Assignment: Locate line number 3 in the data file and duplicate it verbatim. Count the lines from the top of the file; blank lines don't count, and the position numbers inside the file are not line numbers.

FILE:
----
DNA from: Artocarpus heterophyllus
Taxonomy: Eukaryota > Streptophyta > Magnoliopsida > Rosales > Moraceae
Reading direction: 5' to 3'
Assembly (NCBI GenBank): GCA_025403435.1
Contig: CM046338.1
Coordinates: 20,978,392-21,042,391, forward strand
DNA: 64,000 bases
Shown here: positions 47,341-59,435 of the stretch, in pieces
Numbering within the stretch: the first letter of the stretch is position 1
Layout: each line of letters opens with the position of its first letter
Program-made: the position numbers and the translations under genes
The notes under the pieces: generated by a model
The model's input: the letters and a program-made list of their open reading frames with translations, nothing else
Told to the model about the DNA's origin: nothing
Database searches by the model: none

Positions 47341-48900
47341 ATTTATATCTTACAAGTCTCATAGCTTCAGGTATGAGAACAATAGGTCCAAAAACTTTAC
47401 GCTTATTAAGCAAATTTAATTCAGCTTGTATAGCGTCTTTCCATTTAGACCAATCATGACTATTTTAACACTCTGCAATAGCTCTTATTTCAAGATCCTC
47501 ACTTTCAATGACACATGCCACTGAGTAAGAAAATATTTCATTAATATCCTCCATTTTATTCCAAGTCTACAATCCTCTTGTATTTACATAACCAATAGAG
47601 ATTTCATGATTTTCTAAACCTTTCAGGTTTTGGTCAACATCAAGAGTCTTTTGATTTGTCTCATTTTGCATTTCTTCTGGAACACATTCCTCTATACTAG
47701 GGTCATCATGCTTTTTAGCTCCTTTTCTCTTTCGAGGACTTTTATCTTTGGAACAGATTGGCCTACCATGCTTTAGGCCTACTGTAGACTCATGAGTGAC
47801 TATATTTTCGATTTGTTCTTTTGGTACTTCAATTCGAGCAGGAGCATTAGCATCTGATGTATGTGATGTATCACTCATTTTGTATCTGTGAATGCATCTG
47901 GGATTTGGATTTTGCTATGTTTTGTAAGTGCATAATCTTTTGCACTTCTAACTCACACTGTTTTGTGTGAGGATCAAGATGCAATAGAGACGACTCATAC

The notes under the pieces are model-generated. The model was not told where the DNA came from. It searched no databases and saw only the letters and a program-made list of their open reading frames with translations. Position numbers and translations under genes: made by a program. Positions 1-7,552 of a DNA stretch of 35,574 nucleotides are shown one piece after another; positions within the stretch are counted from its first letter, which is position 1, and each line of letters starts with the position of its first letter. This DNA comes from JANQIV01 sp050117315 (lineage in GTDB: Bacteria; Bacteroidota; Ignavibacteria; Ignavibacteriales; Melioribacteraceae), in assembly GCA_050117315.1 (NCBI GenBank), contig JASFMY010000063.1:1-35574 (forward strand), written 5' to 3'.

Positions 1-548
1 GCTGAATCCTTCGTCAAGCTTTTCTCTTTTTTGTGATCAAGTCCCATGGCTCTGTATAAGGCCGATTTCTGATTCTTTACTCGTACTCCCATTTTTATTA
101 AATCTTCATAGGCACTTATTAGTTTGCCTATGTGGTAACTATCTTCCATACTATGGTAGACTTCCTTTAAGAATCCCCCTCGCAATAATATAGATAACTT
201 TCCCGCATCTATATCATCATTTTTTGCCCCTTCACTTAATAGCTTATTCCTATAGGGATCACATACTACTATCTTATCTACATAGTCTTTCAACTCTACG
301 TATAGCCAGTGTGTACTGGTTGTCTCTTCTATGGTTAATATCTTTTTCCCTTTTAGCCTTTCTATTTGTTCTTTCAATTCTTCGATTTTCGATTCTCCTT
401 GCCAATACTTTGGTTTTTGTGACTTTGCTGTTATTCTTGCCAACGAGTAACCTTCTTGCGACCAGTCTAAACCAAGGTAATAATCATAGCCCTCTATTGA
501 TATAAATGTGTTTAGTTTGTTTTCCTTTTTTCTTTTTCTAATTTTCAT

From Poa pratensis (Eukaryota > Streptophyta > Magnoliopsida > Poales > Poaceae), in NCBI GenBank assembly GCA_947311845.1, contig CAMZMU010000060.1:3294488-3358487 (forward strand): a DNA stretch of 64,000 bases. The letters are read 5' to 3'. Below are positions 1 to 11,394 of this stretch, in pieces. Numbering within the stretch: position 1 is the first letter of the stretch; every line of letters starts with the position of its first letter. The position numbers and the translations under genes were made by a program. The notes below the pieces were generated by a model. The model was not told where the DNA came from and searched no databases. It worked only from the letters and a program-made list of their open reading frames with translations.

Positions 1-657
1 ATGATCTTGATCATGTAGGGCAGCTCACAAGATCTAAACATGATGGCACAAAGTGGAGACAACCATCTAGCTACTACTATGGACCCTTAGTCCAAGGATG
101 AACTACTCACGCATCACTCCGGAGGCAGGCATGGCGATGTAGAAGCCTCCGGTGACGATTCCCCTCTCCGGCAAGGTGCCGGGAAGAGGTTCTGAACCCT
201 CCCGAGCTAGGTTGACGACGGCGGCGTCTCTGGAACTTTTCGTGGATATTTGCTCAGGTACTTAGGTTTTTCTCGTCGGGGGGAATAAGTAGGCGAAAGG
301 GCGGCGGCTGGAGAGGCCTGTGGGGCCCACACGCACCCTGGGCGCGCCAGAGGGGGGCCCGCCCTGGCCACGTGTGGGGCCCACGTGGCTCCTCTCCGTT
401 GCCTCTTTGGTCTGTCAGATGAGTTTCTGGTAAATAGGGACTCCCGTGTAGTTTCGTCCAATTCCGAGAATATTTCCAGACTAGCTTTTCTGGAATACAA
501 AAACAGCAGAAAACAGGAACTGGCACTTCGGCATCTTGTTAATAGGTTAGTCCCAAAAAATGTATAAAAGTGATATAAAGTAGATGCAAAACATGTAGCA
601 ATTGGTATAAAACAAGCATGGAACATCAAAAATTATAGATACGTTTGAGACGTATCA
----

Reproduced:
Reading direction: 5' to 3'